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Do you have your shit together? Drowning under to-do lists? Time is the one resource you can never replenish, so mastering how to use it wisely is not only powerful, but essential. Law 35 gives us a bracing confrontation with the ways we let time use and abuse us, before showing how we can make it serve us instead… Not least, as a tool to influence other people.
In this episode, we consider how to master the art of timing during revolutionary periods – how can you escape the guillotine over and over again while still remaining in a position of power? Why do revolutionaries rarely end up in power in the long term? And what’s the difference between recognising and running with the spirit of the times?
Picking your moment is essential to practising this Law, so we ponder just how wise it is to ‘burn the boats’, ‘go all in’, and place yourself on ‘death ground’… it’s called death ground for a reason! We also discuss where the line really lies between giving a project the time it needs, and simply procrastinating from fear of failure.
Dre reveals how he discovered deep patience and tenacity through psychedelics; Jon gets lost trying to understand the physics of inertia; and we explain why you’ve really got to stop tonguing each other’s buzzwords, you filthy perverts. We also have a good rant about why going on protest marches often strokes your ego rather than stoking real change, and explain the smart way to use an attitude of ‘everything will work itself out’ (even in Trump’s America).
Dre reveals the online marketing techniques that companies keep using against you; we break down what the ‘10,000 hour rule’ really means; and Jon introduces you to his new nicotine habit while burning himself in the mouth. We could not be more classy.
This episode includes:
- What quantum has to tell you about patience (no, really)
- Is slowly always surely?
- How to feel the spirit of the times
- The dangers and powers of the civil service
- Protesting against Trump – worthwhile, or idiotic?
- Always play for time – so much more can happen than you might expect
- Putting yourself in the place of possibility
- Taking control of your emails – using timing to nourish your power
- Online marketing techniques that warp your sense of time
- The power of the deadline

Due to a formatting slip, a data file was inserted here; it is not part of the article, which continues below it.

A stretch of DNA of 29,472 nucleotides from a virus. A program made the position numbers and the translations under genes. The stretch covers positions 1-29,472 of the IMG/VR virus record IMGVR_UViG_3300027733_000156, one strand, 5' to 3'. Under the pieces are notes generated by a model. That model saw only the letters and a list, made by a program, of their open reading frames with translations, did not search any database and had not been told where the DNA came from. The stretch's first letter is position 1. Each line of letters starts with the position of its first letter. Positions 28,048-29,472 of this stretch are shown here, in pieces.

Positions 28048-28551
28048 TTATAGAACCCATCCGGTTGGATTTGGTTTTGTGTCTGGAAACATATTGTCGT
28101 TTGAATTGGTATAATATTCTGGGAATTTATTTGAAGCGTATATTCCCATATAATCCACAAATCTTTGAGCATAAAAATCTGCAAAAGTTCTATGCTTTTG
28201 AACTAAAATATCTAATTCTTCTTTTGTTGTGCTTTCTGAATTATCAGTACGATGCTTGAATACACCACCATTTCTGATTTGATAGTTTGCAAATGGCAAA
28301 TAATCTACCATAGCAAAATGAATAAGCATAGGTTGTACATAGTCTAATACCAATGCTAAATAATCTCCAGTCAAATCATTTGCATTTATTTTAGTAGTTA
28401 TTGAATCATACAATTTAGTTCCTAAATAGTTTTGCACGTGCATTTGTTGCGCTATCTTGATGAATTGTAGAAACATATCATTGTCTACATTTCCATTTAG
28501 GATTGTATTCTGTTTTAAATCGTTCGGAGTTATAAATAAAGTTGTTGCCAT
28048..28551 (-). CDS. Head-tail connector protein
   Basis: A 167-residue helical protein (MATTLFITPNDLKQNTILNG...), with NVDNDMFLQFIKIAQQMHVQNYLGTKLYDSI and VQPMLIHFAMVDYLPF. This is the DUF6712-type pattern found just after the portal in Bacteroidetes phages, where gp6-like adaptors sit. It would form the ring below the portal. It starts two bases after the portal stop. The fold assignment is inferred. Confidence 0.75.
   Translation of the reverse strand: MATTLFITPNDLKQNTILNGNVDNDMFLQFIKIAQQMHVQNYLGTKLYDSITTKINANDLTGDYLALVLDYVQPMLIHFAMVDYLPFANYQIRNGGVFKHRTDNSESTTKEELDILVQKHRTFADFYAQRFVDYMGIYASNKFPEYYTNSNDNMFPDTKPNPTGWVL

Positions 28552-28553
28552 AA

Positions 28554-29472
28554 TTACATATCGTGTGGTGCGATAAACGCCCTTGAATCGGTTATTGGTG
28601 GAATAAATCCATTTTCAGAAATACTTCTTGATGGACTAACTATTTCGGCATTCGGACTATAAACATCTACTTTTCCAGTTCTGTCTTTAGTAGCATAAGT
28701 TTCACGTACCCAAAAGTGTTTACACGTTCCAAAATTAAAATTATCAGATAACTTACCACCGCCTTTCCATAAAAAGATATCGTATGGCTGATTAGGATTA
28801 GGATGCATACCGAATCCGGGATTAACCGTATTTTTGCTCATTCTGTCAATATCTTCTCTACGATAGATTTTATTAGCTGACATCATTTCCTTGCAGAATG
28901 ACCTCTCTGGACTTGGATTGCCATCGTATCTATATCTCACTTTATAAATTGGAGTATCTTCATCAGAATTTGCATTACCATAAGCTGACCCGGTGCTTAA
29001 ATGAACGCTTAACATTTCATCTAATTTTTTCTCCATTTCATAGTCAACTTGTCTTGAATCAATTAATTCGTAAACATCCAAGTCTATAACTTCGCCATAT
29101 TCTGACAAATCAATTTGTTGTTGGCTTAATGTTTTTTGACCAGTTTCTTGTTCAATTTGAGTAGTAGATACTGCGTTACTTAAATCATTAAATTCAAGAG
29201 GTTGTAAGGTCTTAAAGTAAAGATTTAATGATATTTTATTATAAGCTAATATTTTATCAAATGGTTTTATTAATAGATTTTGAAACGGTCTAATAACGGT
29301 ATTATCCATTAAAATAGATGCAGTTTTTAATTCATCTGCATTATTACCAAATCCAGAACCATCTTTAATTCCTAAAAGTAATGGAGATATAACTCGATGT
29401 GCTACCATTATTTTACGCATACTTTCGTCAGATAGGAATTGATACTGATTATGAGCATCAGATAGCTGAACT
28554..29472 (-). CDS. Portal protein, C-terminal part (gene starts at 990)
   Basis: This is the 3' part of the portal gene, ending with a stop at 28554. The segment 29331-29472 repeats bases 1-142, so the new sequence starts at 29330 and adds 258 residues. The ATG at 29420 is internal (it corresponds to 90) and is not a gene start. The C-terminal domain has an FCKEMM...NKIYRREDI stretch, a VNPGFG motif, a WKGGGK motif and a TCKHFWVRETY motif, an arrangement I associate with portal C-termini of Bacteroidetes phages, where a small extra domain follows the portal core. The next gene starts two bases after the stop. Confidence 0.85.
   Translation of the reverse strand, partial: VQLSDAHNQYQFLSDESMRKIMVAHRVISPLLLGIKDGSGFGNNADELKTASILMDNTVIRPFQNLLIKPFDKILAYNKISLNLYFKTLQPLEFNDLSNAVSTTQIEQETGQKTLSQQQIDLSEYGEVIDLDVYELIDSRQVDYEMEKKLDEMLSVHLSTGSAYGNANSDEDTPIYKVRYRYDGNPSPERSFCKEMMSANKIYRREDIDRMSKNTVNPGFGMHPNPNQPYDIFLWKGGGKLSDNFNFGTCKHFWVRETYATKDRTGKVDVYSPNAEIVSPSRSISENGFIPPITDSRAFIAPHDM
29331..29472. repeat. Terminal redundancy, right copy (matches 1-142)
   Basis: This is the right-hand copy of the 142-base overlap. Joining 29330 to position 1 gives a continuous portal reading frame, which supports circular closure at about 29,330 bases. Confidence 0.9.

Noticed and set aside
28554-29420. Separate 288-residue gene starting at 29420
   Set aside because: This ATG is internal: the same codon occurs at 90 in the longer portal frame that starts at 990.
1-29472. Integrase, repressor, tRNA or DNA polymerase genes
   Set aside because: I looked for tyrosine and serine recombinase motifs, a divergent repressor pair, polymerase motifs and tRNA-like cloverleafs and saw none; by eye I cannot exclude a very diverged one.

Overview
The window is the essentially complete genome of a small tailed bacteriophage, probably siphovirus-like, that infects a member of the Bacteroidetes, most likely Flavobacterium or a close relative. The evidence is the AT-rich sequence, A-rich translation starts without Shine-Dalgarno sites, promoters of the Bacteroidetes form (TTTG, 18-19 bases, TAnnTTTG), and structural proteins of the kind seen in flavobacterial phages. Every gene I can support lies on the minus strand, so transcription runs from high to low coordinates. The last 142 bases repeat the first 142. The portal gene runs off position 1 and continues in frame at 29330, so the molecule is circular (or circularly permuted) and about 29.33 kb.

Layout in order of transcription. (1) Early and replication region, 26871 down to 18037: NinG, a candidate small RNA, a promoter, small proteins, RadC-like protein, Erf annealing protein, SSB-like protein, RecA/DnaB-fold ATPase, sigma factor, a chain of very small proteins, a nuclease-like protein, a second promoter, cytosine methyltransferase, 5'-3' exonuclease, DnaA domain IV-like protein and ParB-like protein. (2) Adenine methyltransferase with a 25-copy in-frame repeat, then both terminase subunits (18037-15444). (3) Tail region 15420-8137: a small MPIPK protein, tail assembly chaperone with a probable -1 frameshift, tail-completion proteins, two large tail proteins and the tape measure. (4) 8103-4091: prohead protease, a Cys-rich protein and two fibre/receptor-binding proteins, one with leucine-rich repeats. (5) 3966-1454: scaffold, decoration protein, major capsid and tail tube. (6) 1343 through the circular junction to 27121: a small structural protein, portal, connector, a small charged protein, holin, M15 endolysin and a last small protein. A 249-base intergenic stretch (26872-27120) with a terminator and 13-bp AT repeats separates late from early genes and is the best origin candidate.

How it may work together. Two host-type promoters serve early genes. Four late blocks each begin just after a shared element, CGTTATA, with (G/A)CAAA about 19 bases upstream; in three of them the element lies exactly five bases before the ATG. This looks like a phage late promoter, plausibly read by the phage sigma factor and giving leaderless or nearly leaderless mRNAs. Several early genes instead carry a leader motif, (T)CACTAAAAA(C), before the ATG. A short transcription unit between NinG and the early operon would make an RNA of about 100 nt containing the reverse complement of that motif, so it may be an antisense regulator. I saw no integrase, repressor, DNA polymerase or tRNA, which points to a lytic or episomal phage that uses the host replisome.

- Stalin as an example of flow
- Playing with power like a jazz musician
Mentioned in the episode:
- The philosophical tshirt Jon’s been wearing: ‘Sometimes, even to live is an act of courage’ – Seneca
- Our awesome interview with Jamie Alderton – Mindset With Muscle
- The Ned Stark quote Dre mentioned: ‘Can a man still be brave if he’s afraid?’ – Bran Stark. ‘That is the only time a man can be brave.’ – Ned Stark.
- The British sitcom, [easyazon_link identifier=”B000HXDM0U” locale=”UK” tag=”supe07f-21″]Yes Minster and Yes Prime Minister[/easyazon_link]
- The entertaining if light-on-evidence biography of Stalin by Simon Sebag Montefiore, [easyazon_link identifier=”1400076781″ locale=”US” tag=”vointhda-20″]Stalin: Court of the Red Tsar[/easyazon_link]
- Puppet sex, uncensored, from Team America!
- Neil Strauss’s amazing book, [easyazon_link identifier=”0062312979″ locale=”US” tag=”vointhda-20″]The Game[/easyazon_link]
- Robert’s superb book, [easyazon_link identifier=”014312417X” locale=”US” tag=”vointhda-20″]Mastery[/easyazon_link], which was itself written in ‘end time’
- Nassim Nicholas Taleb’s [easyazon_link identifier=”081297381X” locale=”US” tag=”vointhda-20″]The Black Swan[/easyazon_link]
- The Radiolab podcast… which we don’t recommend
- Odysseus’s wife was indeed called Penelope
Be silly. Be kind. Be weird.
Join us as we continue our 48 Laws of Power review, exploring Robert Greene’s provocative and compelling book, in which he lays bare the history, practice, psychology, and philosophies of power that ultimately shape all human relations. Often seen as a handbook for the ‘modern Machiavelli’, we take a closer look, beyond the hyperbole, and discuss how understanding and implementing these Laws can actually enrich your life personally, professionally and spiritually.
Jon and Dre aim to get to the heart of each of the Laws, grapple with their sometimes disturbingly amoral nature, and discuss what the Laws mean in everyday life (often revealing their own experiences – good and bad – when they’ve either observed or transgressed them).